According to Clearwater's senior residents, it is city services, social services and programs that keep them here.

Nursing homes and assisted living facilities dot Pinellas. Senior residents here may have meals delivered to them, catch a ride to their doctor or pharmacy and receive help deciphering complicated health insurance laws.

Morton Plant Mease Health Care screens all of its patients and pays close attention to those 85 and older. Nurses there ask a series of questions to find out what their needs are and the hospital has designed programs to help them, said Jackie Munro, director of patient care coordination for Morton Plant Mease Health Care.

For instance, indigent patients may receive help with paying hospital and pharmaceutical bills. Nurses have received training to help them become more sensitive to needs of older patients -- to call them Mr. or Mrs., for example, or find reading materials with large type and larger forks and spoons to counter problems with dexterity. Another program enlists volunteers to call recently discharged patients to see how they are doing and whether they have eaten, among other things, she said.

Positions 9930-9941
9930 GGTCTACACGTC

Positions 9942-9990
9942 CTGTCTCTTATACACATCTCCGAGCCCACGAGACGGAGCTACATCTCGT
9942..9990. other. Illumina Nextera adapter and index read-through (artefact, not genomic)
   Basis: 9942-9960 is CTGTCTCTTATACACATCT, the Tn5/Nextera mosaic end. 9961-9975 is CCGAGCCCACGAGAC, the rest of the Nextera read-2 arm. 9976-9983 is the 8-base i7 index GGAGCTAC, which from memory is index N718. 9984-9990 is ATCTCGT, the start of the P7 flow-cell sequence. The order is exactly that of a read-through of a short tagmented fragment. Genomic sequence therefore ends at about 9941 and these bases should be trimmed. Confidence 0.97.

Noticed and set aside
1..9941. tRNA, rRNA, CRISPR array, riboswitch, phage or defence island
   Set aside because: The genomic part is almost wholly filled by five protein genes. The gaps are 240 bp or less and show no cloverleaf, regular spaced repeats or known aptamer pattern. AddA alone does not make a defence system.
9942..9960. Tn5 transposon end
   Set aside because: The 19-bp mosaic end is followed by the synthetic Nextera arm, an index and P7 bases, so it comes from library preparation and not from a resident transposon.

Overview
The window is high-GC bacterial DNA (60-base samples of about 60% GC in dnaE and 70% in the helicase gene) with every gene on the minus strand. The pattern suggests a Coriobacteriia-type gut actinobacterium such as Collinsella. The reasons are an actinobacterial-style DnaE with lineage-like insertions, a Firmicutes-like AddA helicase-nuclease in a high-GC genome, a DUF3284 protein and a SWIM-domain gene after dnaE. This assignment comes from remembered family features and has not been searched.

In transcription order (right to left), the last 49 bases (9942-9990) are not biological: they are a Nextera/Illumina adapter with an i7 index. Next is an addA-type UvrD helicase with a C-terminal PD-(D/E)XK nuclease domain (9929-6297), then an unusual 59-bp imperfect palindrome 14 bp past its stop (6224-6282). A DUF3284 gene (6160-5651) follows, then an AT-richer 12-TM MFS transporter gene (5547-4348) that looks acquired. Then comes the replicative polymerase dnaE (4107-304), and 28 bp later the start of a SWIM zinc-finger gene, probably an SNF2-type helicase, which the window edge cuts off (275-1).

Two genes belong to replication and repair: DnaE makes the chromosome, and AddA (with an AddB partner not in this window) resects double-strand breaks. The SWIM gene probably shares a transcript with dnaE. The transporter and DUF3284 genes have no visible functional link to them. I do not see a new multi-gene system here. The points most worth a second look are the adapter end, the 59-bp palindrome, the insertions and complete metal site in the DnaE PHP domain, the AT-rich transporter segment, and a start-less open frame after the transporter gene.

What hospitals and social service agencies are finding is that patients in their 60s need less help.

"With any luck, we don't see people until they are 75 or 80 and their health is limiting their ability to live independently," said Hicks of Elder Affairs.

As for recreation, seniors may choose from dozens of activities from bridge to fishing to shuffleboard.

Dorothy and Roger Baker have been married for 50 years and have spent 38 of them in Clearwater. The Hartford, Conn., natives say everything they need is right here, including the Clearwater Shuffleboard Club, which draws players from around the world.

"This area has anything you want," said Roger Baker, 70. "No matter what your interests are, you won't freeze doing it."

Fred Cole, 83, wondered what he would do in Clearwater for the entire winter when he started coming 19 years ago. "Heck, I can take up fishing," he told himself. "I always like fishing when I was a younger." He got involved in shuffleboard instead and has little free time between tournaments, visiting his children up north and keeping tabs on his finances.

When asked what the city could do to make things better for seniors, residents didn't have immediate answers.

"We're so content here," Cole said.

It's just one example of how cities such as Clearwater are likely to continue to gray.

"The future for Clearwater may be even more elderly as the baby boomers age," said Nogle, the demographer from the University of Florida. That may force people to change their attitudes about how they describe the elderly. Soon residents may describe elderly as those 85 and older because "65 is still a very active and vibrant time."